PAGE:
Officials of the Export-Import Bank are peddling all sorts of reasons to continue subsidies for foreign firms that purchase U.S. products. Most of the claims are misleading, if not patently false, and thus easily dismissed. But there is one that is causing a bit of unnecessary worry for some lawmakers, i.e., the notion that U.S. firms will be disadvantaged if Ex-Im is not reauthorized and other countries maintain export credit agencies (aka “unilateral disarmament”). The facts below should soundly dispel such concern.
The “disarmament” argument presumes that export subsidies are necessary to compete in the global market. Or as Rep. Todd Rokita, R-Ind., said, “If the governments of the rest of the industrialized world are doing this, then it’s a question of fairness to our own folks.”
But good intentions alone do not equate to sound policy. Although Ex-Im benefits a select few, it comes at a cost to the rest of America. Subsidies are never the most efficient use of public resources; the government allocates capital on the basis of political interest rather than economic merit. Foreign recipients of Ex-Im largesse gain a competitive advantage over domestic firms that go without. Taxpayers, for their part, are on the hook for any and all bank losses that are not covered by reserves.
Despite the fear-mongering about foreigners stealing American jobs, members of Congress can rest assured the consequences of allowing the Ex-Im charter to expire will be inconsequential. Here’s why:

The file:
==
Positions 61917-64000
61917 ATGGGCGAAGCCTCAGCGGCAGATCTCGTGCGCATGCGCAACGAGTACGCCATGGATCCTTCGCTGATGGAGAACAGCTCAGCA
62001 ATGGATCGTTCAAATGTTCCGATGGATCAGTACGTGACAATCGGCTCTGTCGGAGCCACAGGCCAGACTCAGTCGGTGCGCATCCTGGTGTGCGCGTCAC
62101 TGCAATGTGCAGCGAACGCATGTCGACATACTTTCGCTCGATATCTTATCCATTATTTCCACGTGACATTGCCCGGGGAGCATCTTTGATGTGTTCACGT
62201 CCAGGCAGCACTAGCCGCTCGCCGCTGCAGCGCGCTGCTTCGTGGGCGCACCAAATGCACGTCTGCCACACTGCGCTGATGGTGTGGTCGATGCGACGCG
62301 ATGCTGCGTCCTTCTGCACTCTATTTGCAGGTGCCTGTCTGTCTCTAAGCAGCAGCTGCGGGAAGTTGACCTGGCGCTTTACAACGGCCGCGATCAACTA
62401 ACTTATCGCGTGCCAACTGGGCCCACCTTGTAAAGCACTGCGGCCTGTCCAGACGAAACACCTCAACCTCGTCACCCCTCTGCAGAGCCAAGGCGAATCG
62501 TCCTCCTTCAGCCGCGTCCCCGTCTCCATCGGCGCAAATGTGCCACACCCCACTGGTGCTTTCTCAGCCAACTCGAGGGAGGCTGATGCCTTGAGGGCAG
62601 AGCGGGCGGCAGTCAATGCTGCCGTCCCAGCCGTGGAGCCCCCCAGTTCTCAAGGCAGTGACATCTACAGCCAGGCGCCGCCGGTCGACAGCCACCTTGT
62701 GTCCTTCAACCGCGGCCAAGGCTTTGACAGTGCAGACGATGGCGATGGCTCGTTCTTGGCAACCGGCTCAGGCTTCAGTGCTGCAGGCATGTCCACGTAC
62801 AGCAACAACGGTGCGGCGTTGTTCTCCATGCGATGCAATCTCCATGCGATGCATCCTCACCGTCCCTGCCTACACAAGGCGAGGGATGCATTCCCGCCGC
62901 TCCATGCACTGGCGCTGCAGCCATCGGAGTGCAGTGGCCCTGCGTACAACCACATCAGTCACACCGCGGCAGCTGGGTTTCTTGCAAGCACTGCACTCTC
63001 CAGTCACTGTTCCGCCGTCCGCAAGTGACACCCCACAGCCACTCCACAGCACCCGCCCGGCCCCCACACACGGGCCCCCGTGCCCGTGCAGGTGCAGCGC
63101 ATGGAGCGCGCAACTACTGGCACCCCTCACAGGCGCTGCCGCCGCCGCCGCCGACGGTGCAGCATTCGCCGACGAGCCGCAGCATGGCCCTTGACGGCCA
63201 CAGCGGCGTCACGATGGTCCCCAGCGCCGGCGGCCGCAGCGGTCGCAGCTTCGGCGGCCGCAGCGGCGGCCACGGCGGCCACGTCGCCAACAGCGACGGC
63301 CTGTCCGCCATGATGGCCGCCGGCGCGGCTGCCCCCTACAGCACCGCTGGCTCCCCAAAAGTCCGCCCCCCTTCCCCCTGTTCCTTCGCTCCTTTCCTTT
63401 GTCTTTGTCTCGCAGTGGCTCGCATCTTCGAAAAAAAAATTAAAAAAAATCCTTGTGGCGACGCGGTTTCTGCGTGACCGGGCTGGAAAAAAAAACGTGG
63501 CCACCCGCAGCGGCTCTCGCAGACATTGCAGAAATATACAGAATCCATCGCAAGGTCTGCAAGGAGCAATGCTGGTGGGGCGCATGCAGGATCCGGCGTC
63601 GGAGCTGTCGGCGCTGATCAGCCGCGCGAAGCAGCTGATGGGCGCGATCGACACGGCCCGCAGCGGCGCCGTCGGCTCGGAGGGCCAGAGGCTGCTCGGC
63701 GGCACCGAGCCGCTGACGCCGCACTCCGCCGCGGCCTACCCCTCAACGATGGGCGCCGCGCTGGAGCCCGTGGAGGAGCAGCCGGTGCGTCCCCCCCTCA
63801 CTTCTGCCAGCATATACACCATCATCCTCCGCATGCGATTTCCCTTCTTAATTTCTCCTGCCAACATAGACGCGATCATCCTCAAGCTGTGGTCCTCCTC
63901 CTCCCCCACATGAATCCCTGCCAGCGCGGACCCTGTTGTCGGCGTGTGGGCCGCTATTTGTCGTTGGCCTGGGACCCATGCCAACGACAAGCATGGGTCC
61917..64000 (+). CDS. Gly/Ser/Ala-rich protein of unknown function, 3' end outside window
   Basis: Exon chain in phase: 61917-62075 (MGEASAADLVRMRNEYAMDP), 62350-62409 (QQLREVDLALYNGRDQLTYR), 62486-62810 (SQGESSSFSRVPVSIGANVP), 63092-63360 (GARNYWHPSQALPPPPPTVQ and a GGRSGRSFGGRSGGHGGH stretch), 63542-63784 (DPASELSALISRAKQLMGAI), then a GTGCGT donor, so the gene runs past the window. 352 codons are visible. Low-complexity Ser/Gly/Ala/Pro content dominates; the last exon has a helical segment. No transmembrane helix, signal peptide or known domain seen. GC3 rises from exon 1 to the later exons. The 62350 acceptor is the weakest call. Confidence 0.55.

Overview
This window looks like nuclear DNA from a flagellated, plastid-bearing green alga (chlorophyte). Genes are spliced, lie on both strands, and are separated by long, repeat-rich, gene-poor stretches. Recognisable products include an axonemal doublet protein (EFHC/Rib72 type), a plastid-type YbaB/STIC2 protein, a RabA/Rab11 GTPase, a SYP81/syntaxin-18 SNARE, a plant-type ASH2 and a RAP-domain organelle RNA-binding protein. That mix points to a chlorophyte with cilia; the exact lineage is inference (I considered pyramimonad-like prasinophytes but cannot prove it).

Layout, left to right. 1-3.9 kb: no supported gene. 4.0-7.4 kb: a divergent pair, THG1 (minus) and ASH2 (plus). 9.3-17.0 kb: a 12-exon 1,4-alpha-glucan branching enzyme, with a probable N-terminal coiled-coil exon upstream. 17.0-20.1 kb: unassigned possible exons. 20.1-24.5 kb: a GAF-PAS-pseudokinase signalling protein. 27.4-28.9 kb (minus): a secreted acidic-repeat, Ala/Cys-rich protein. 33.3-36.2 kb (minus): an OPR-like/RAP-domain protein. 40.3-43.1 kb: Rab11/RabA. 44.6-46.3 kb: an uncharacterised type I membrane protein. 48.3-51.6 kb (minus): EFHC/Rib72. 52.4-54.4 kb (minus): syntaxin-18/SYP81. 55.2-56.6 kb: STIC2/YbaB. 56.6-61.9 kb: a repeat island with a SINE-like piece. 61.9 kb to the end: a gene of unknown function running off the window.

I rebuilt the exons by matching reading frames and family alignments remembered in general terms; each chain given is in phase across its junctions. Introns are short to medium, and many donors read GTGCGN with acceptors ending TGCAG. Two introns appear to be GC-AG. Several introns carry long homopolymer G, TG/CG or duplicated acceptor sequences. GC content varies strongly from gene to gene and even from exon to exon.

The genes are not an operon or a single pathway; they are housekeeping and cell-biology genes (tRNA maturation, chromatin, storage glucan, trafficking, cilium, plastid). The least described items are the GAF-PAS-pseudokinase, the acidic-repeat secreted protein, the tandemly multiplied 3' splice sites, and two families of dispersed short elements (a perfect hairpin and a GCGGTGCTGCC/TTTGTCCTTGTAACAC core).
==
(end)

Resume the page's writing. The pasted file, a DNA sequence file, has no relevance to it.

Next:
- The absence of export subsidies would not mean the end of exports. The vast majority of U.S. exports— 98 percent—do not receive assistance from the bank. For those who lose the aid, there is no shortage of private sources of investment. And the companies that benefit most from the subsidies— large and successful corporations, such as Boeing, General Electric and Caterpillar—enjoy unparalleled access to private capital.
- Ex-Im classifies only a small proportion of all its assistance as necessary to counteract export subsidies in other countries. In fact, the amount of Ex-Im authorizations by the U.S. bank actually swamps the other G7 nations (Britain, Canada, Germany, France, Italy and Japan) and yet still involves only a fraction of American sales abroad.
- Finance costs are only one among a variety of factors that affect a purchaser’s choice of supplier. Availability, reliability and stability all play significant parts in purchase decisions. There should be no question that U.S. firms are capable of competing successfully without corporate welfare.
- There is no such thing as a “level playing field” in trade. Every country possesses advantages that others lack. The ingenuity and drive can trump the comparatively measly export subsidies doled out by foreign governments—assuming, of course, that tax and regulatory barriers do not further restrict free enterprise.
- Reauthorization of Ex-Im will do nothing to remedy the actual barriers to even more export growth, i.e., high corporate tax rates and the record-high budget deficits that push hundreds of billions of dollars into treasury securities instead of business investment.
The Ex-Im bank has played only a marginal role in expanding the overseas market for American goods and services. Members of Congress need not worry that export credit agencies overseas somehow will overcome America’s bounty of advantages. Countries that continue these subsidies will be harmed, and the United States will benefit from their elimination. Or as Ronald Reagan once said: “We’re in the same boat with our trading partners. If one partner shoots a hole in the boat, does it make sense for the other one to shoot another hole in the boat? Some say, yes, and call that getting tough. Well, I call it stupid. We shouldn’t be shooting holes; we should be working together to plug them up.”